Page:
In a statement released by the National Association of Realtors, Chief Economist Lawrence Yun says that “a major housing shortage exists in this country.”
Although housing inventory in the U.S. has been on a steady decline for the past five years, it reached a new low this spring.
Especially when it comes to starter and trade-up homes, the industry has seen an increasingly large drop in inventory. According to Housing Wire, the number of starter-homes has fallen 8.7% since 2012. Just over the span of this past year, the share of starter homes in the market has fallen from 26.9% to 25.9%. While the inventory of premium properties is similarly experiencing a decline, it is much less drastic than that of starter-homes. Since 2012, the inventory of premium homes only fell 1.7% and, according to Housing Wire, the market share of premium homes has actually seen a growth of 2% in 2017. Despite this slight growth with respect to premium homes, the housing shortage continues to plague the real estate industry.
Some industry experts attribute recent years’ home value recovery to the inventory gridlock. According to Trulia, “housing markets that have seen greater home value recovery since 2012 have experienced larger decreases in inventory.” Many potential sellers in “hot” markets have been unenthused by the prospect of selling their starter-homes and trading up, which has negatively impacted the already inventory-constrained industry.
Additionally, low levels of construction activity have had a significant impact on the scarcity of housing inventory for affordable properties. According to Curbed, unemployment in the US construction industry is the lowest it has been in the past decade; there are nearly 200,000 construction industry jobs currently unfilled across the country. National Association of Home Builders’ Chief Economist Rob Dietz explains that since the recession, the labor shortage has not only grown, but accelerated. Dietz claims that the labor shortage is “the top challenge in the building industry right now” (CNBC).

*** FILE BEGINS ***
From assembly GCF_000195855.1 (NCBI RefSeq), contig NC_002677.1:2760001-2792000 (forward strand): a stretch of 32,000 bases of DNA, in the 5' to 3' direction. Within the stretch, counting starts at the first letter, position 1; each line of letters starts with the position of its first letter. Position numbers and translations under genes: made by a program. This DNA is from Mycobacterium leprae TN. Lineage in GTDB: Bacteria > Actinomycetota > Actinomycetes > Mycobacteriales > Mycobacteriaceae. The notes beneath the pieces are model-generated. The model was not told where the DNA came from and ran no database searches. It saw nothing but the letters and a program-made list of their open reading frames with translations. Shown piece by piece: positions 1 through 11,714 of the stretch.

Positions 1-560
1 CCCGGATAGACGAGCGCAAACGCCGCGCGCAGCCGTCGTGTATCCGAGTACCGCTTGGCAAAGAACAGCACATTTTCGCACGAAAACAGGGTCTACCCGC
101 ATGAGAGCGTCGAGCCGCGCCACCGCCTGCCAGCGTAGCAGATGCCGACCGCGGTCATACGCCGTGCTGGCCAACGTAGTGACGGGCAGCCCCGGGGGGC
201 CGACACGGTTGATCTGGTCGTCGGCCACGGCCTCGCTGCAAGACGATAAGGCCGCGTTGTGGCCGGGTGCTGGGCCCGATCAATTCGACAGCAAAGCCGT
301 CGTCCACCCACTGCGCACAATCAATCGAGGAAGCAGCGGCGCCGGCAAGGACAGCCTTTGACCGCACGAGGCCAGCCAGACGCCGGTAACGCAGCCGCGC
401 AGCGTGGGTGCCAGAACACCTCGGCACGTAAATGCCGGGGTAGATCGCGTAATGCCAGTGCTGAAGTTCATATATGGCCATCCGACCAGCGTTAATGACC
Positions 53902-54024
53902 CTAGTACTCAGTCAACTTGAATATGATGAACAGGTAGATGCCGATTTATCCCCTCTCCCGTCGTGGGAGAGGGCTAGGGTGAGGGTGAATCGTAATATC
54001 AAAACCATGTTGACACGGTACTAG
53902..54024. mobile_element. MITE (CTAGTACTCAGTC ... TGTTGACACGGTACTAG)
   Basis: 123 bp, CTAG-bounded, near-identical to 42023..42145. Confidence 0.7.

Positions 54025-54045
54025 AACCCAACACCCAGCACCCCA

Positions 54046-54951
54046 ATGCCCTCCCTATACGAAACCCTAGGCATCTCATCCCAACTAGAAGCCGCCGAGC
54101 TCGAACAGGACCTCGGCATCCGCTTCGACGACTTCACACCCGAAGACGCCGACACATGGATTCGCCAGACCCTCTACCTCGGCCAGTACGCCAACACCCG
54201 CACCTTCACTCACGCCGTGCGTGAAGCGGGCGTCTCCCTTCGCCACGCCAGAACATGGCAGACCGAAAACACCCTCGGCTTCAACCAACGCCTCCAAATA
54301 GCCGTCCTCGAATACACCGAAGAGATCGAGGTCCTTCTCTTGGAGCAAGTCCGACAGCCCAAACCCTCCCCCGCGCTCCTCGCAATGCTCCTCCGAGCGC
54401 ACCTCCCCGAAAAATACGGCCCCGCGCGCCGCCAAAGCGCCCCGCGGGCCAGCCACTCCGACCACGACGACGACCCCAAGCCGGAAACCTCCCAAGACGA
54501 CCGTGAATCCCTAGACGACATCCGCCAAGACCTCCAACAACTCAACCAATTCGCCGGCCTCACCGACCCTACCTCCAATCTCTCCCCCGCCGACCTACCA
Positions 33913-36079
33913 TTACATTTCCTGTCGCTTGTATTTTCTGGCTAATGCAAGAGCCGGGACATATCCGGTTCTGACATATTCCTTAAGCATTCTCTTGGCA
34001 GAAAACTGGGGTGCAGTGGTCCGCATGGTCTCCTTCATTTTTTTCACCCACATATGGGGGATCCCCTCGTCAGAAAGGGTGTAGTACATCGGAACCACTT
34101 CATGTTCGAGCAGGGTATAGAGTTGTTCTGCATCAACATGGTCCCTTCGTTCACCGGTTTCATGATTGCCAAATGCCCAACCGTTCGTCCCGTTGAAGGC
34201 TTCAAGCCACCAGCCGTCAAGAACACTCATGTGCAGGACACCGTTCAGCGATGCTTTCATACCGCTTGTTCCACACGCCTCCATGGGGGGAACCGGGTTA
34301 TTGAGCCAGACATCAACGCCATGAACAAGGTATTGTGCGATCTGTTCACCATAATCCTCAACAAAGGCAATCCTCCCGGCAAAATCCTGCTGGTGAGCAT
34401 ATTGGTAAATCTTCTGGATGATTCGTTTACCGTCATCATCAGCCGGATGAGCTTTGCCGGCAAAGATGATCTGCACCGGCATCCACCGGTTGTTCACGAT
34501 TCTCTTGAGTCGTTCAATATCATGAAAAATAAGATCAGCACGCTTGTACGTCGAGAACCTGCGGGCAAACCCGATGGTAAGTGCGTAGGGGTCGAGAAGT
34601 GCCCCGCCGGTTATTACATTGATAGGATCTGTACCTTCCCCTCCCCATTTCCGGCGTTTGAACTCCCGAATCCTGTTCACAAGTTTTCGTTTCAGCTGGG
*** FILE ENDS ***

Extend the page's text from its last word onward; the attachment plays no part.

So what does this mean for consumers looking to buy their first properties? That their searches for starter-homes are likely to be challenging, as affordable properties are becoming more and more scarce.
Due to the demand that largely overshadows the supply of affordable properties, the homebuying process has become incredibly competitive. According to Realtor Mag, “home prices have risen by 41% and rents have climbed 17% over the past five years.” As the prices of non-premium properties continue to rise across the U.S., millennials along with other homebuyers looking to invest in starter and trade-up homes are in a difficult position. According to CNBC, this shift to “such a hot market..makes it even harder for first-time, mortgage-dependent buyers to succeed.”
Affordability is becoming an insurmountable obstacle for many first-time home buyers, many of whom are millennials. The millennial homebuyer is different than older generations of consumers, as they have unique hesitations when it comes to making long-term investments. One such hesitation that these homebuyers have is that of debt. Millennials have higher student debt than any other generation of homebuyers, which hinders them from being able to save for a down payment on their first homes.
While the homebuyer’s struggle to find reasonably priced property will continue until the inventory gridlock dissipates, industry experts are hopeful that the number of affordable homes on the market will increase in the near future. According to Realtor Mag, the National Association of Home Builders claims that despite the “nationwide drop..overall housing production for single-family homes in the first quarter of this year is still 8.1% above the pace in 2016.”